The candle jar instructions said to keep the wick trimmed to 1/4 inch. I realized that that was why the upper portion of the jar had blackened; I had not kept the wick cut back.

As Christians, we are called to be the light to a darkened world (Matthew 5:14 ). If we don't keep our wicks cut back, we can't give off much light.  We must trim off the soot, or carbon (carnality) will build up from our wicks.

We have to present clean and godly lives before the world. Our character must not allow our sinful nature to dim our testimonies.  We certainly are not perfect creatures, as we define "perfect:" "without flaws," but our Father encourages us to STRIVE for perfection (Matthew 5:48). His definition of the word "perfect" is "complete or mature" (James 1:4, NIV). Our spirit-man within us is already perfect, because that is where God lives in us, and yes, that part of us is without flaw.

The Holy Spirit made His abode within us when we invited Him to come into our hearts, and our CORE is joined up with the almighty God Himself. We have His perfect DNA (Divine Nature Attributes), as it were.

The wick-trimming part comes in the soul-man area of our being. It is in the soul, which is our basic personality, that God said we have to STRIVE to be perfect, or "complete and mature."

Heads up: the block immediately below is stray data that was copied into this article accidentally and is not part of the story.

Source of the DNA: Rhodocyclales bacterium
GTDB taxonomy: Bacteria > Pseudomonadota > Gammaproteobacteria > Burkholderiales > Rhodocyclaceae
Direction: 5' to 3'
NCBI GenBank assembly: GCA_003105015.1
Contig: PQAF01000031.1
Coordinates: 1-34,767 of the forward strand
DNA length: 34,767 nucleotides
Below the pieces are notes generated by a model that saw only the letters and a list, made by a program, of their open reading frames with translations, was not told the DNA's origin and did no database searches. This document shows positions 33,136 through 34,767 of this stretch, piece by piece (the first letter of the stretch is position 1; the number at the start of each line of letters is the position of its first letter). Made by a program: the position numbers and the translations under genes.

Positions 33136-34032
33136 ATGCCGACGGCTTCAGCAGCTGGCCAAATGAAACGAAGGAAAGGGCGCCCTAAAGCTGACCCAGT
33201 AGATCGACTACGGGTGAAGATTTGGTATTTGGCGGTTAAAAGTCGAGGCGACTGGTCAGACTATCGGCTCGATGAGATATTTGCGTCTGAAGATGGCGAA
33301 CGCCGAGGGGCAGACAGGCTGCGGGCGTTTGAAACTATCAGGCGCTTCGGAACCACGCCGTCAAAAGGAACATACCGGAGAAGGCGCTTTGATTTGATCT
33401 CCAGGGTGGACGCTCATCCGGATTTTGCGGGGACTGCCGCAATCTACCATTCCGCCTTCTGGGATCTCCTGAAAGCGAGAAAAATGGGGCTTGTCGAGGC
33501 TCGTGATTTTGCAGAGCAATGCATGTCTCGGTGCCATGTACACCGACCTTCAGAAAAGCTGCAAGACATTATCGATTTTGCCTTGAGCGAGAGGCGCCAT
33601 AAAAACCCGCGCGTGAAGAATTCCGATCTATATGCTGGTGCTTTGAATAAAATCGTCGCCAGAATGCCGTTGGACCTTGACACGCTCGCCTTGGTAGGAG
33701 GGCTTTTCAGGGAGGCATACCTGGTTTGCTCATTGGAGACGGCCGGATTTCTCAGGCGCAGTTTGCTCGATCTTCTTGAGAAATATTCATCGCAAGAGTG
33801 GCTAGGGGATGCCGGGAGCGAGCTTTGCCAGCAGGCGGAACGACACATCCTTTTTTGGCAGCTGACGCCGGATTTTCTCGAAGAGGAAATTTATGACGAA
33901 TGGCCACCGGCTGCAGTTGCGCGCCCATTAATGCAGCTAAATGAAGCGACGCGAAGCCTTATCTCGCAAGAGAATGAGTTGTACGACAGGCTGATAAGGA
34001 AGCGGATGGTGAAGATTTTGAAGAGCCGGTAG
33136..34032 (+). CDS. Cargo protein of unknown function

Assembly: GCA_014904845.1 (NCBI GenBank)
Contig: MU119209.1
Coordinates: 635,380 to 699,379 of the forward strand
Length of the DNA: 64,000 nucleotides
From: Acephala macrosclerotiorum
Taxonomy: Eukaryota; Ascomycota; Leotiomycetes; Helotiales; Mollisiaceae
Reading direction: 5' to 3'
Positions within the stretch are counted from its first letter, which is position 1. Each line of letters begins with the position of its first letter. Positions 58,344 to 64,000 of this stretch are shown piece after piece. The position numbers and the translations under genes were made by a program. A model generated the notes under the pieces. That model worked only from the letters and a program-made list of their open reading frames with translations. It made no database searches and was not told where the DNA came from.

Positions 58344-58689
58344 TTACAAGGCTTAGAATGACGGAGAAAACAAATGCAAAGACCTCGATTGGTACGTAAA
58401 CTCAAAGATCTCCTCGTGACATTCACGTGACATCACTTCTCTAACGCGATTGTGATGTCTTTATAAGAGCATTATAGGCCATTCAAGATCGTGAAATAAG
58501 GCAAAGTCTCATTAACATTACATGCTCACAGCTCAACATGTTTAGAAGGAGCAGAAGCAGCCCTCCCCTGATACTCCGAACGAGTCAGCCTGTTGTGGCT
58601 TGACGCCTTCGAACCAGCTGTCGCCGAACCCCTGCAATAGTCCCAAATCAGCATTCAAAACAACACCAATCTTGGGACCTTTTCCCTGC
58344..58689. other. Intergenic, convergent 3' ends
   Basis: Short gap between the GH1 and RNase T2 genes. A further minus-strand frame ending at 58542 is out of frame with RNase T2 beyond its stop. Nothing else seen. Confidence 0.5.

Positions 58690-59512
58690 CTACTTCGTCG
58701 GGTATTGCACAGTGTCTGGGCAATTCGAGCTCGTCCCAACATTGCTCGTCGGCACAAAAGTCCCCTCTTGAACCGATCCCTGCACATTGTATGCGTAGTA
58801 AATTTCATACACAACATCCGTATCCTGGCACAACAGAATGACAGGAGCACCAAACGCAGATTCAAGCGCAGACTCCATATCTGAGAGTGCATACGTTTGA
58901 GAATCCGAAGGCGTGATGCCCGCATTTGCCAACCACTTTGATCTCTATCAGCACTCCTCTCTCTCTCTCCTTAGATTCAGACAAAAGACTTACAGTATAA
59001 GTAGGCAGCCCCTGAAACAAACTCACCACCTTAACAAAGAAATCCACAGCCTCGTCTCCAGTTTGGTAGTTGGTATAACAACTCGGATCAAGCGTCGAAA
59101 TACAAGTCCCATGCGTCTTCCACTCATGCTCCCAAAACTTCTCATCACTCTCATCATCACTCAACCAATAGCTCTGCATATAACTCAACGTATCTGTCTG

The sin nature is present in every human being. We can spend a lifetime trying to allow the Spirit part of us to dominate that old carnal nature that gets us into so much trouble if it goes unchecked.

It takes time to allow Christ to form in our soul.  It may take years to overcome bad habits, to develop patience, and to begin to project the true Light of the Holy Spirit inside us. Our natural nature is an enemy of godliness. Our container can get sooty, and people may call us hypocrites! We have to trim the flesh nature back to a quarter of an inch, so that those around us can see Christ burn brightly from within.

God gave us His Holy Word to teach us how to walk in this life, how to trim our wicks so all men can see Him alive on this earth today. WE are His containers!

Jesus is coming for His Bride very soon. It is important that we are ready for His appearing. We must have oil in our lamps and keep our wicks trimmed. His signs are everywhere, so that we cannot possibly miss His return.


"...Even so, come Lord Jesus!"  (Revelation 22:20)

Have a happy and blessed New Year, dear friends!

Rev. C. L. Moser -- January, 2005